This is a short summation of what I've read on the topic (or various topics, really) and my own thoughts.

Brin Bellway said...

Forever Knight had an episode

Somebody remembers Forever Knight other than my mom?

(That particular episode doesn't sound familiar to me, so either it was after season 1 or it wasn't one of the episodes I paid attention to when Mom got the S1 DVD last Hanukkah.)

Silver Adept said...

@Brin and @chris -

We remember Forever Knight, too - it was great to watch and enjoy.

Silver Adept said...

@depizan, @Ana -

Also, something that most vampire shows/books/mocks don't touch on - if vampires are supposed to be immortal, are they immune to bloodborne pathogens and diseases? Does vampire venom kill microorganisms? If so, surely a brilliant vampire makes a deal with blood collection organizations - anyone who's donated blood and fails the "safe for transfusion" test has their blood shunted to the vampire for consumption. You still have a safe blood supply and you don't have to risk a feeding.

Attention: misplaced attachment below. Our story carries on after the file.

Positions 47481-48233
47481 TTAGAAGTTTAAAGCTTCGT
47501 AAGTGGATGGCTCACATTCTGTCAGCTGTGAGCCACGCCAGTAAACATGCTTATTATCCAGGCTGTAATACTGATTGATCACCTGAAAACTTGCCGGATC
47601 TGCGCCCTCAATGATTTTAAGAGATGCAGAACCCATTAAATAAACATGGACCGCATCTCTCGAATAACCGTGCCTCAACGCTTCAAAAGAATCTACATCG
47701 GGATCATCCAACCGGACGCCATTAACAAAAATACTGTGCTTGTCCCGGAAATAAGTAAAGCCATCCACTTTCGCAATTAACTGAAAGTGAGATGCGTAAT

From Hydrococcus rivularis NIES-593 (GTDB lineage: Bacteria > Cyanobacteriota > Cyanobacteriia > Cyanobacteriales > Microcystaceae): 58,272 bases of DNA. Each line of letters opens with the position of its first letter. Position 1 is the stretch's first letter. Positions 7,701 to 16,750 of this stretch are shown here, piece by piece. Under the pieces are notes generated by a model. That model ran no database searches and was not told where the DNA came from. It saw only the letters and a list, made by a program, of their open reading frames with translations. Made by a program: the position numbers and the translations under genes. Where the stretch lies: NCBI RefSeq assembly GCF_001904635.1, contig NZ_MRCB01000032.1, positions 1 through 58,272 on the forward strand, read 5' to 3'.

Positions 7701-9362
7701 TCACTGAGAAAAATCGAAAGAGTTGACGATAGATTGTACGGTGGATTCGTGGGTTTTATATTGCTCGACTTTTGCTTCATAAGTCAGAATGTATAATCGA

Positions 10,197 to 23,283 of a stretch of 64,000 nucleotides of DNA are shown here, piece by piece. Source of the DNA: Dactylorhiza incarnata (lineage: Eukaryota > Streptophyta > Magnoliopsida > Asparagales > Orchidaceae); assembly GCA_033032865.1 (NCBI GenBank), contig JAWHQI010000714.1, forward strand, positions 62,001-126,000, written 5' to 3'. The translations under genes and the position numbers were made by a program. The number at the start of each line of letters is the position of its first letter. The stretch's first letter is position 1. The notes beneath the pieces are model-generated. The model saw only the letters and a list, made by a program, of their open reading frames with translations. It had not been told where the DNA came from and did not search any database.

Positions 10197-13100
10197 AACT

Or the CDC discreetly contacts a vampire clan about using the venom as an antimicrobial - either as a vaccine or as a treatment - perhaps to stymie the vast infection rate of HIV in risk-prone areas. Maybe they're still trying to figure out how to tone it down so that injection don't result in conversion, or how to tailor it to only attack certain cells, but surely sometime knows and is trying to work on it. Maybe Carlisle.

So, yeah, the whole "thirst for blood = serial murderer" idea leaves a lot to be deconstructed.

depizan said...

There's also talking to Edward about what would happen if he were to kill her. Then she would know who is or isn't at risk and could make a more thought out choice. If she knew that all that would happen is that the Cullens would leave town in a hurry, then there would be no reason to remove the safety net Edward wanted. It would also make Edward having told people look better from her point of view (after all, she should be unsure whether he's putting those people in danger).